“If you’re not having fun, you’re doing something wrong.”
My directing philosophy is directly influenced in many ways by this quote. My actors and designers hear me say this often. Theatre may be high stakes and there are times that I am overwhelmed beyond exhaustion - but I love it. I live for the opening night moments: when the audience is in and the curtain opens and the first line is said. When the audience responds to the production’s objectives. The electric energy of the cast and crew as they impatiently await their cues in the wings. The curtain call. The applause. The laughter. The tears. Repeating it all the following night. These moments drive me to create great theatre often.
I come into directing with a strong acting background. I am sympathetic to an actor’s needs in the rehearsal space. As an actor, I crave the opportunity to dig deep into a script and explore the inner workings of character personalities and relationships. I need a certain level of artistic freedom in the rehearsal room to make choices, even if they turn out to be mistakes. As a director, I spend a lot of time throughout the rehearsal process discussing the script with my actors and listening to their insight as they forge connections with these characters. My blocking rehearsals consist of a lot of improvisation. I encourage my actors to explore impulses and allow those impulses to make choices on the stage.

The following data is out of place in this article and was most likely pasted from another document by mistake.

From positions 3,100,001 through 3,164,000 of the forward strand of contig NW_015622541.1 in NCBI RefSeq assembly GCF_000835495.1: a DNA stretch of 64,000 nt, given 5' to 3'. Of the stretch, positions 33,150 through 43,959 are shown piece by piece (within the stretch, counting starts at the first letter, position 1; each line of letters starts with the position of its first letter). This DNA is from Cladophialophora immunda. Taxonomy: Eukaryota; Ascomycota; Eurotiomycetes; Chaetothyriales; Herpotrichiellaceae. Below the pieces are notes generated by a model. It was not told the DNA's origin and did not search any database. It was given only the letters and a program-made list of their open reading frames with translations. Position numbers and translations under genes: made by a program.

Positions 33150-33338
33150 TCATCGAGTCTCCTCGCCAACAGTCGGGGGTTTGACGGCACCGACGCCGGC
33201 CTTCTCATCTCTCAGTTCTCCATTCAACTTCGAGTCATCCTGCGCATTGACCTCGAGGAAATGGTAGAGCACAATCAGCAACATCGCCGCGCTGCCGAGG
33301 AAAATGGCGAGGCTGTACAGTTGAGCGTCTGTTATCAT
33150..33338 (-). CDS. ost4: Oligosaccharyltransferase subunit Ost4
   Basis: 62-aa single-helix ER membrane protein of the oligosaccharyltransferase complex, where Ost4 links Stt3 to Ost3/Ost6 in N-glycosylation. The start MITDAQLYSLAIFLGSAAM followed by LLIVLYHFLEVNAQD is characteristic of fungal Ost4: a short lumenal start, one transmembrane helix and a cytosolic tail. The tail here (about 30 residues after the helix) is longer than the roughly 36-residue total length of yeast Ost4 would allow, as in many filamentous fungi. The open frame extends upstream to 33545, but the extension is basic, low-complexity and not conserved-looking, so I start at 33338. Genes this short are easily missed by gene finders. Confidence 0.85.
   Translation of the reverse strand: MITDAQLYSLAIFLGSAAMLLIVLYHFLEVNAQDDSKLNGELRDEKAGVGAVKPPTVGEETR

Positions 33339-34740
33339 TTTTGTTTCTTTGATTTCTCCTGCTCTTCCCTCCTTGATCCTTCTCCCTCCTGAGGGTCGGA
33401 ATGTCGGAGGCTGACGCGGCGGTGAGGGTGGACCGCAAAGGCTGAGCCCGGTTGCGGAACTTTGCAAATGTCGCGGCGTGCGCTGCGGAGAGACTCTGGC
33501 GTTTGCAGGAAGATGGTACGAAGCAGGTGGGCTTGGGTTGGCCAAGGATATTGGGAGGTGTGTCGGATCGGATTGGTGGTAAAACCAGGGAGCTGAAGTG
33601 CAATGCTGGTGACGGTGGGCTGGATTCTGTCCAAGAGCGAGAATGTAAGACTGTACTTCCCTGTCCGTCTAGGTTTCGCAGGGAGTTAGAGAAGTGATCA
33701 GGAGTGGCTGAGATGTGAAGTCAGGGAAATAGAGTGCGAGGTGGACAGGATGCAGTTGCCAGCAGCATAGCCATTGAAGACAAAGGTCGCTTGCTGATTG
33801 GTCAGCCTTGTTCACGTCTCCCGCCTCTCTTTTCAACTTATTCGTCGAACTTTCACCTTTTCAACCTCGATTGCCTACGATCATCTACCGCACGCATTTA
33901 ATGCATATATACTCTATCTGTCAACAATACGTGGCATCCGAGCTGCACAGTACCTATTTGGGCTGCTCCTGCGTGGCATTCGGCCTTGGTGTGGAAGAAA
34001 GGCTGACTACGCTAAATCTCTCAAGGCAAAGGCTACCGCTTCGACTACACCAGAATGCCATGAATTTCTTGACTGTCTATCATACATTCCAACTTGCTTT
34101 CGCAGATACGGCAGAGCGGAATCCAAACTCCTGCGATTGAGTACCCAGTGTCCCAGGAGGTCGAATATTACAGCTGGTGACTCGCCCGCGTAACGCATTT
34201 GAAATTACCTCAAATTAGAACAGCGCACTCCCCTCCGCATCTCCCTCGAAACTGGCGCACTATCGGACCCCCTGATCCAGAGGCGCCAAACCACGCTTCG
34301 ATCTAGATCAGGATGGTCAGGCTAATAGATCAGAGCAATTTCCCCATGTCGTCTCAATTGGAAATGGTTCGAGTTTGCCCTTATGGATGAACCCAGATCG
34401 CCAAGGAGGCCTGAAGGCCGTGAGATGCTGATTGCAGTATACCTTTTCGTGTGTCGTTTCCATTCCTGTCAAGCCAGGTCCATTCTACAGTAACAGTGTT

When choosing projects to work on, I try to find works that scare me. I crave the opportunity to put on work that is challenging, daring, and bold. Works that have the potential to change an audience. If after reading a script I feel a sense of dread at the prospect of putting it on stage, then I seize the opportunity and go for it. I have never regretted making choices this way, and these projects are the ones I look back on with the most fondness. I love a challenge. The challenge of creating something impossible, something sacred. To create something that never existed and will never exist again.
Because theatre is fun. And if I’m not having fun, I’m doing something wrong.